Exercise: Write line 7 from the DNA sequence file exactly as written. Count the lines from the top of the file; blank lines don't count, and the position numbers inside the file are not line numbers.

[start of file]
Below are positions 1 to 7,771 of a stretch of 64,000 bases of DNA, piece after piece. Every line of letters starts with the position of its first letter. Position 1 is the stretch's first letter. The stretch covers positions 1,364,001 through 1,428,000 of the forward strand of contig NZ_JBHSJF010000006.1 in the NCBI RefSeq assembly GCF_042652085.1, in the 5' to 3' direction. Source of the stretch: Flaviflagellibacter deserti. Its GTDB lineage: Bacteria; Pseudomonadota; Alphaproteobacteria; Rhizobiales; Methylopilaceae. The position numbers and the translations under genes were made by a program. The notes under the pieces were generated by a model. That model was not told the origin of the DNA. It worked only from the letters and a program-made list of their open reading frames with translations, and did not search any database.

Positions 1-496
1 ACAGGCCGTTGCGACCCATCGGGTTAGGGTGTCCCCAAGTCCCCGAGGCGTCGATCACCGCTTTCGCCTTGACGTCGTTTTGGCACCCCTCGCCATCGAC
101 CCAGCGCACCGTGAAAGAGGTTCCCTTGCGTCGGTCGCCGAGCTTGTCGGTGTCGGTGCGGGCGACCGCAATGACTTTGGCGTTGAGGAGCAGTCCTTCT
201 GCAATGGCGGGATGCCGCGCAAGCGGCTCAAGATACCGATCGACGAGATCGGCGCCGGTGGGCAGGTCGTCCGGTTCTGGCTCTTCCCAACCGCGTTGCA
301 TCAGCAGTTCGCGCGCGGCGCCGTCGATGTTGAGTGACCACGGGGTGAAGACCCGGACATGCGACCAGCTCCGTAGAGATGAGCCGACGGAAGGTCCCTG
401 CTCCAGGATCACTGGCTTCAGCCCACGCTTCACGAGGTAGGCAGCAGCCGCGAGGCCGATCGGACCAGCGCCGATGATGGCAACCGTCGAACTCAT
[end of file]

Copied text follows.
401 CTCCAGGATCACTGGCTTCAGCCCACGCTTCACGAGGTAGGCAGCAGCCGCGAGGCCGATCGGACCAGCGCCGATGATGGCAACCGTCGAACTCAT